Whisky Advocate

This is just the beginning of craft distiller buyouts. Count on it!

September 25th, 2010

I have so much rattling around in my brain right now, I’m putting up this bonus weekend post before my evil twin takes over on Monday.

This past year we saw the Anchor Distilling Co. sold to the Griffin Group. Then we also  saw Tuthilltown Spirits “Hudson Whiskey” brand sold to William Grant.

This is just the beginning. Count on it!

Make a list of the most reputable craft distillers (both here and abroad) who are putting out a clean product with strong business models, and I willing to bet that most all, if not all, have been approached by larger companies who want to buy them. In fact, I feel quite certain that there will be more announcements of alliances between craft distillers and larger companies in the future.

Why? Craft distillers need the money. They want to make a quality product, but they are also faced with mounting bills and need to put out something to pay off these bills. That’s why you’re seeing a lot of young whiskeys put out on the market–many of them too young!

An infusion of capital will allow them to invest in quality equipment, storage facilities, and barrels. They will be able to hire distillers (and consultants) who know what they’re doing. Moreover, it will allow them to age their product longer so it is fully matured before being put on the market. They will be able to increase production. Plus, the right buyer will get their product into distribution channels, increasing circulation–and sales!

It all makes sense. It’s going to happen. Again and again.

Care to take a guess at who you think will be next?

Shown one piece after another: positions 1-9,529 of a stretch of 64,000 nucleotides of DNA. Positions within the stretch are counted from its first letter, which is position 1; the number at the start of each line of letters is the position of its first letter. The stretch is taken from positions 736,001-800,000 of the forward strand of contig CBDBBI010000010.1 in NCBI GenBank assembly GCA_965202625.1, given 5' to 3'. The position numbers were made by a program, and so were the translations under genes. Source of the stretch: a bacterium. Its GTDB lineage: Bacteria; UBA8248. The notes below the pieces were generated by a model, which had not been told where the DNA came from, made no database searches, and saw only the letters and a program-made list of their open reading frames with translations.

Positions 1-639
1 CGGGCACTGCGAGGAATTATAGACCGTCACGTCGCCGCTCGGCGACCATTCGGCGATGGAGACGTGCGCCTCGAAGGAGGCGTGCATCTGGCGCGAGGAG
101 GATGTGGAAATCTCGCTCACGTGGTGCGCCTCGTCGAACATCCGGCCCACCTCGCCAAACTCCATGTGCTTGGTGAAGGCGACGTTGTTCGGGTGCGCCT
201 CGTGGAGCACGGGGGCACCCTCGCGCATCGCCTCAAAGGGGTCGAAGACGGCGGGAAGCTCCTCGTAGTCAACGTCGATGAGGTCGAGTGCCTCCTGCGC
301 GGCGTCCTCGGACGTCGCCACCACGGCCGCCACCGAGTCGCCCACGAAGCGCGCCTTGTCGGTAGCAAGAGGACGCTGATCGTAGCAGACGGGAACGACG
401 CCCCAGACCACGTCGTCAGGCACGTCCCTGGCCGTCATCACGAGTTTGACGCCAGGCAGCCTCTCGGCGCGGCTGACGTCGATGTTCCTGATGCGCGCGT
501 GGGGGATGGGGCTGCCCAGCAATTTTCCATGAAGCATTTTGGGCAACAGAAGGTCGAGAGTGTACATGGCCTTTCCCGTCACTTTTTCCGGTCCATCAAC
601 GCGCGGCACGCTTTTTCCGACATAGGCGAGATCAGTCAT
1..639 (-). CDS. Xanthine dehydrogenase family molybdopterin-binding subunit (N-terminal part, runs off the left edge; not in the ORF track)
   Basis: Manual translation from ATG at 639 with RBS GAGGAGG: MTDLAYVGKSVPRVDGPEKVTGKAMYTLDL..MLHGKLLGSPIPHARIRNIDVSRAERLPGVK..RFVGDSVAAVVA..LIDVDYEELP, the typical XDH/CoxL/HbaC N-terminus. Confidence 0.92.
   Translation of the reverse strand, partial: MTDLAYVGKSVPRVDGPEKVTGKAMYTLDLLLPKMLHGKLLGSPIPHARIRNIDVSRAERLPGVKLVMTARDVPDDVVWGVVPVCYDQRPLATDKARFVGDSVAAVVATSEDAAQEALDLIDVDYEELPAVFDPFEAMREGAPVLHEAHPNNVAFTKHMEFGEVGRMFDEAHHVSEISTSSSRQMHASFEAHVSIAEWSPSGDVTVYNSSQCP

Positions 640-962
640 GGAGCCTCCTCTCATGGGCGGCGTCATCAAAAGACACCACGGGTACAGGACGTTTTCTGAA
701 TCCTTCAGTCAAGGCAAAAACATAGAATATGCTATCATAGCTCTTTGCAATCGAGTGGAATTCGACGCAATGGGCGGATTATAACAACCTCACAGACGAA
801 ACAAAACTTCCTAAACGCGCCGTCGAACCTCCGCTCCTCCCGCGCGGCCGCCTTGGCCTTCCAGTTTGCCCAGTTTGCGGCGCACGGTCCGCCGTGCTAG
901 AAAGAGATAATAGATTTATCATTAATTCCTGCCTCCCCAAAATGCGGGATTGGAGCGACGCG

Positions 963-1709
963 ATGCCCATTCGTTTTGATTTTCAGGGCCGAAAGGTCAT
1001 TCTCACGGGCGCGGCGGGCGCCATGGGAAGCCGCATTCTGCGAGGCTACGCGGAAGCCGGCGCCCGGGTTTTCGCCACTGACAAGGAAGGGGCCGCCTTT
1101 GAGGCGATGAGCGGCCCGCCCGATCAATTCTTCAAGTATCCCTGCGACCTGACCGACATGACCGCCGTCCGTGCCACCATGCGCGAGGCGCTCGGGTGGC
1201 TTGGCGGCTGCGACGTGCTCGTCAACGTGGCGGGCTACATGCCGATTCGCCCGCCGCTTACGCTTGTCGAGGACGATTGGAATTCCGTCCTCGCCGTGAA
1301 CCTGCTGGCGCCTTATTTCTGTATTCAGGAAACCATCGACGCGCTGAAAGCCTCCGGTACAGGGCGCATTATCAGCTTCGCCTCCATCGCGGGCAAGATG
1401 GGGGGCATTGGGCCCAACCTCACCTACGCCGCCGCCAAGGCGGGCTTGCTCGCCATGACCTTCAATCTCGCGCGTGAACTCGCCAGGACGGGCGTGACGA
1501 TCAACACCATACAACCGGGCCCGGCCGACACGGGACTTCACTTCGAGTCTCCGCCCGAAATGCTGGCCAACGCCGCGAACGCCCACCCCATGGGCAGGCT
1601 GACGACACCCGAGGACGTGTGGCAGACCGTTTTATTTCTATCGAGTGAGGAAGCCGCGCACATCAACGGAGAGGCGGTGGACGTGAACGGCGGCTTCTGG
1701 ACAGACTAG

18 Responses to “This is just the beginning of craft distiller buyouts. Count on it!”

  1. sam k says:

    Very interesting. Considering that so many craft distilleries don’t do whiskey, many are not on our particular radar. Maybe Starnahan’s, who has done an excellent job with all aspects of the business:production, product quality, discreet brand extension, marketing, distribution, etc. Actually, I’m surprised they didn’t get bought before Tuthilltown.

  2. Hopefully as size increases, quality will keep getting better, and the “craft” will remain as a part of the way the products are made, marketed, and sold… hopefully.

  3. Red_Arremer says:

    Berkshire Mountain Distillers, Stranahan’s of course, and someone is going to want see what can be done with the Forty Creek brand. I see it for McCarthy’s too especially with all the interest in peat lately.

  4. Jason Pyle says:

    I think I’d argue it would be a great thing for the craft movement if this happens. I certainly think it most likely would strengthen the products they put out and a lot of the desperation to subside. Good for the consumer.

    I don’t however believe as many have been approached as we might think. The market is littered with very very small producers. The Hudson Line has been out for a LONG time (early 2000??) and it just happened for them a few months back. I realize there’s a whole lot bigger head of steam today than when they first got cranking, but there’s still a lot of small small producers and few in the 5000 case plus production. Is it worth it for a big boy to buy a distiller only popping out a few thousand cases? I don’t think so. The little guy may want that but it’s the big boy that has to see the value in it first.

    But with that said, there’s a number of possibilities out there. Sam mentions Stranahan’s and that’s definitely up there. Their production is enough now that they’d have to be a pretty high target.

    As Matt mentions, hopefully a company that does purchase an established craft distiller is doing so because they recognize that “spirit” and ideal and keep it alive.

  5. Joshie says:

    Finger Lakes, Corsair, New Holland and Ransom are four more that come to mind.

    One that has been TRYING to sell for a while but as far as I know has not found a buyer is Belmont Farms, maker of Virginia Lightning, the best unaged corn whiskey on the market, imo. They also make a pretty dreadful applewood infused corn whiskey (Kopper Kettle?). I always thought that spirit had a lot of potential and would make a great bourbon or at least a more convential aged corn whiskey.

  6. Mr Manhattan says:

    I guess I have to wonder what mergers would do for the pricing of some of these craft products, almost all uniformly overpriced in my opinion, particularly the Hudson stuff ($100+ for 750 ml). Either quality has to come way up or pricing has to come down.

  7. Whisky Party says: